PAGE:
Tuesday, November 5, 2013
One of the oddities of our new minimester system is that we have two, seven-week contracts courses back-to-back. All of my students from Contracts I and back for Contracts II. And I'm happy to see them. But because my students (well about 3/4 of them) filled out evaluations at the end of the first minimester, I know that not all of them are happy to see me. Ironically, one of the questions on the evaluation form asks students if they would be interested in taking other courses from the instructor. Bummer for those who answered no, given that first year law students don't generally get a choice.
But that little awkwardness aside, getting evaluations at this point is very valuable, and based on the constructive criticism contained in the evaluations, I have made some changes to Contracts II, which otherwise is structured similarly to Contracts I. These changes are as follows:
- As I have mentioned in this space before here, rather than having a casebook and statutory supplment, my colleague Mark Adams and I have edited the cases that we teach, and our Digital Services Librarian, Jesse Bowman (pictured) has put together a LibGuide that features our edited cases, links to the R.2d and UCC and lots other goodies. Many students complained that without a casebook to place the cases in context, they really didn't know what to look for in the readings. I think students are wrong if they think that a casebook would guide them through the cases, since that's not really the pedagogical model in law school. Nor should it be, really. However, given that many students are relying on supplements, I decided to abandon my usual disclaimers about supplements, and I recommended one particular supplement (Blum's Examples and Explanations for Contracts). Students can read the introductory material on each topic before reading the cases to get a sense of what to look for. They can also do the problems at the end of each chapter, which I think are excellent.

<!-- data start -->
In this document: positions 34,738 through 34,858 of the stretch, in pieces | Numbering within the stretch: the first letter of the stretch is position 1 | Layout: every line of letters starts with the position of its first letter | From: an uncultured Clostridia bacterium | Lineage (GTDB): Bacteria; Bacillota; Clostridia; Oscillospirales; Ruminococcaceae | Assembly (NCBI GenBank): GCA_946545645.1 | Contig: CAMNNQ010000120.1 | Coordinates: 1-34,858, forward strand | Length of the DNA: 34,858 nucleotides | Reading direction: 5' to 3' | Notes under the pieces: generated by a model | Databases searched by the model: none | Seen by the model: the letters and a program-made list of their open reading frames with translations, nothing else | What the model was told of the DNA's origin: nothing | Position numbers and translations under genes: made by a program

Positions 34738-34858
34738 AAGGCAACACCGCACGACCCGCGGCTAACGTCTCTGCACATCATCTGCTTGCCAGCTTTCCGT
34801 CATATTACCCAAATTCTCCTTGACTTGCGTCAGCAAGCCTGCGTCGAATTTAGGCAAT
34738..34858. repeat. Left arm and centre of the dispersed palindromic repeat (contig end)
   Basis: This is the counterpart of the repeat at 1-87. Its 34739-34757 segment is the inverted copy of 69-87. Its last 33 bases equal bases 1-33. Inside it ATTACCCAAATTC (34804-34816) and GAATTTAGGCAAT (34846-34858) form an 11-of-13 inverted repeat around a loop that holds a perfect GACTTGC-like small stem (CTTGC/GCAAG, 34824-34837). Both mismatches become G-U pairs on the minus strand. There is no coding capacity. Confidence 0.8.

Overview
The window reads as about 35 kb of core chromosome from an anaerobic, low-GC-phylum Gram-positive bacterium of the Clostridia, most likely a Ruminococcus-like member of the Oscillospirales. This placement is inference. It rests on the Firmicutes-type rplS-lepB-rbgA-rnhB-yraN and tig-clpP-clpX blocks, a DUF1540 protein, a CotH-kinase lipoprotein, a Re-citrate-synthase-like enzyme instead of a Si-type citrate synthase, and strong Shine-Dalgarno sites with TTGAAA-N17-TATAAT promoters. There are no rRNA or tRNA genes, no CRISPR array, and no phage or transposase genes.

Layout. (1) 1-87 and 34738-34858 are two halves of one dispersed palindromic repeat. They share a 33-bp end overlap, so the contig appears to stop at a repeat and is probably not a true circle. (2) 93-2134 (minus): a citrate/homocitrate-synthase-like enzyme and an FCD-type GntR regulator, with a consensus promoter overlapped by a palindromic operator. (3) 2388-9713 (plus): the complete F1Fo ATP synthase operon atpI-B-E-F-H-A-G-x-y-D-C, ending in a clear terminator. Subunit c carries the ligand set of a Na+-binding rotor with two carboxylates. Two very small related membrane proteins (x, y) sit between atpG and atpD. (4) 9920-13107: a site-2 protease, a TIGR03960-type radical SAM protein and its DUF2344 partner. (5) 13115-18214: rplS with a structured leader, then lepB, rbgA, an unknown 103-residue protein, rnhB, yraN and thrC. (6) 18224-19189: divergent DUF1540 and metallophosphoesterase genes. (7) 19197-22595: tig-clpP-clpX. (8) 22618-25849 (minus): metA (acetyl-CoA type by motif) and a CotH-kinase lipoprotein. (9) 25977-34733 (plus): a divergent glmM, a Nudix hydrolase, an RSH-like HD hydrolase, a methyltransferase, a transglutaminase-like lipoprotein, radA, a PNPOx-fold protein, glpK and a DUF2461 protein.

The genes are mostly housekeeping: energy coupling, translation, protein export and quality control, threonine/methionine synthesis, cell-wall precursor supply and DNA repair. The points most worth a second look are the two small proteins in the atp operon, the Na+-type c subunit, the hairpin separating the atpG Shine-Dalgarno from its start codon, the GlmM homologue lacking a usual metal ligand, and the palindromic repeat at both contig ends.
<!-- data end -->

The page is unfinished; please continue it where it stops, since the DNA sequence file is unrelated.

- Although I think most of my students understand why I ban laptops and other electronic devices from my classrooms, some students complained of their inability to take notes while also listening to class discussion and viewing the PowerPoint slides. Stealing an idea (which she neglected to copyright) from my co-blogger Nancy Kim, I have appointed three official note takers in each section of contracts. While students are still encouraged to do their own note-taking, the hope is that that official note-takers' work (which I put up on the LibGuide without reviewing them) will serve as a helpful backstop. Students do not need to obsess about getting everything down in their notes. If they miss something, they can rely on the official note-takers to cover it.
- In general, I try to discourage students from obsessing over careful in-class note-taking in any case. I tell them the course is mostly just a friendly discussion about the law -- a party to which everyone is invited. They should just relax and ride the waves, and they can do so, within reason, because at the end of the semeser I hold a comprehensive review session in which I deliver (orally) an outline of the course material at the level of detail for which they will be responsible on the exam. If they have been keeping up with the readings, following class discussion and outlining on their own, that review session should pull it all together for the students (which is why I usually do not recommend supplementary materials). However, I now give short in-class quizzes to my students every two weeks, and that limits their ability to remain carefree until the review session. So, I added a mid-semester (mid-minimester) review session that covers the first half of the course.
So, we'll see. I try wherever possible to adjust my course in response to serious student criticisms. Even if I don't entirely agree with the criticisms, there is no point in persisting with a pedagogy that students actively resist. Still, there are some bedrock principles on which I won't compromise, and so the adjustments I have made are an attempt to improve the delivery of the curriculum in a manner consistent with my ideas about optimal teaching methods.